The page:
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At JHSPH, Sarah Studer Translates Bench Science for an Eager Audience

Sarah Studer at National Museum of Natural History

NMNH Photo and Imaging Services

BMB’s new communications associate shares the power and wonder of science

Explaining tarantula behavior to wide-eyed children (and adults!) gathered around her at the Insect Cart, Sarah Studer was in her element, volunteering at the Smithsonian. As an “insect ambassador” for the National Museum of Natural History, she was doing what she loved best, talking about science with the general public. She just wanted to find a job that focused on that too.

When a listing for a newly created communications associate position at the Bloomberg School’s Department of Biochemistry and Molecular Biology popped up in her job search results, she was intrigued. Applicants needed a deep science background, excellent communication skills, and a talent for explaining the nuts and bolts of the scientific process to the general public. Bingo! Studer successfully interviewed for BMB’s new communications associate position and joined the Johns Hopkins staff in July 2019.

One year and a pandemic later, Studer has settled comfortably into the job. Funded in part by a gift from the Walder Foundation, her role is split between BMB and the lab of Associate Professor Scott Bailey, whose CRISPR research is also supported in part by the foundation. She is thrilled to be tasked with communicating about the department, with its broad range of research. “I feel like a kid in a candy shop because I get to learn new things all the time, and then I get to share some of what I learn with all types of audiences,” Studer commented with a laugh.

Her passion for science has never wavered since she was a kid growing up in Portland, Oregon, prowling the halls of the Oregon Museum of Science and Industry. Even so, while completing her PhD in microbiology at the University of Wisconsin–Madison, she realized that she was more interested in communicating science than in creating it. In 2011, Studer started a science policy fellowship and quickly found that she enjoyed the intersection of science and the world outside the lab. But what she really relished was translating science topics—whether explaining the results of microbiology research or demonstrating at a science festival booth how fuel cells work.

Clearly and simply communicating complex scientific findings and their applications is part of her role in BMB, and her ability to convey that information and direct people to other resources is key. “I see myself as a bit of tour guide,” Studer said, "helping people find their way through complicated material to learn something new."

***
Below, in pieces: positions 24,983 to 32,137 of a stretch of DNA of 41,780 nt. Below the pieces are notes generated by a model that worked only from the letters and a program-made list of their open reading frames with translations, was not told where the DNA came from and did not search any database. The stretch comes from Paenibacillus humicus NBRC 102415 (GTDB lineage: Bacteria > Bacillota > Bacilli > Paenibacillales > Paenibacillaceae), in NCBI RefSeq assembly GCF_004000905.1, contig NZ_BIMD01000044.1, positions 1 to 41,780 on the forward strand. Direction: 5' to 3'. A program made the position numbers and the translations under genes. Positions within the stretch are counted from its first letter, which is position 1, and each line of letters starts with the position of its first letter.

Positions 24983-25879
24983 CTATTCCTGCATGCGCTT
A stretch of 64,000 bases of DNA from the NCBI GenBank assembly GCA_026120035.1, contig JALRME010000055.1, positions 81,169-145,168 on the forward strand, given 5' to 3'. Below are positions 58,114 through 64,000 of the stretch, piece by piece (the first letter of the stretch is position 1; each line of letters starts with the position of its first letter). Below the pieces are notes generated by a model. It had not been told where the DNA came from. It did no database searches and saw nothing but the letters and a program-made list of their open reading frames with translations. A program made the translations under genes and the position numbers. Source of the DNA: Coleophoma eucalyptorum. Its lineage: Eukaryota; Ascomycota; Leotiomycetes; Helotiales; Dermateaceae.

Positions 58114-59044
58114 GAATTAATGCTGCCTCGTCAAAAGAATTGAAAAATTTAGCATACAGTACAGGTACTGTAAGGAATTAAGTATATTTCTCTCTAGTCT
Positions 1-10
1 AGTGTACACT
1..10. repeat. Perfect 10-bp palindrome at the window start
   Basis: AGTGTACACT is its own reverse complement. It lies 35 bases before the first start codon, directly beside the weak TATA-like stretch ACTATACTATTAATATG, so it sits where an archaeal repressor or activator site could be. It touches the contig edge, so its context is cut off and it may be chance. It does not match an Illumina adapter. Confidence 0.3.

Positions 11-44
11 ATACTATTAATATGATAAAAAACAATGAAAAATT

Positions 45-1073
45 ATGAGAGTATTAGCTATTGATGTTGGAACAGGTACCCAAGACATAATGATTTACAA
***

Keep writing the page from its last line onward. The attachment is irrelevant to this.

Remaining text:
She recently wrapped up the first iteration of a CRISPR Primer with Bailey, a project that was one of the communication goals of the Walder Foundation gift. CRISPR is a hot topic because of its use in gene editing. “But what most people don’t hear about is that CRISPR systems are actually immune systems used by microbes,” Studer said. “That aspect fascinates me, so I was excited to get to work with Scott, who studies how these systems function at the molecular level.”

The Primer is aimed at people with some background in molecular biology. It describes a range of CRISPR topics, from how the systems work to defend microbial cells against viral infections to how the characteristics of different systems make them useful for molecular biology tools. “I hope the Primer gives others a solid understanding of the basics of these systems, and some pointers of where to go next if they want to learn more,” Studer said.

This is just the start of the Primer, which Studer and Bailey plan to expand and update as researchers publish new findings.

In addition to the Primer, Studer also develops communications for the department, managing the website, writing news stories about faculty and alumni, and showcasing faculty research.

“I enjoy writing Twitter threads about newly published papers,” she said. “I read the paper and then figure out how to give BMB’s audience enough insight to understand why it’s interesting, while not drowning them in jargon or too many details.” Working with the papers’ authors lets her learn about especially interesting results and check that she gets the details right.

The School is fortunate to have such a talented communicator in its ranks. As an ambassador for the basic sciences, Studer is doing what she does best: sharing the wonder and power of science.

To learn more about the Department of Biochemistry and Molecular Biology at the Johns Hopkins Bloomberg School of Public Health, please contact Gary Whidbee, Director of Major Gifts (gwhidbe1@jhu.edu).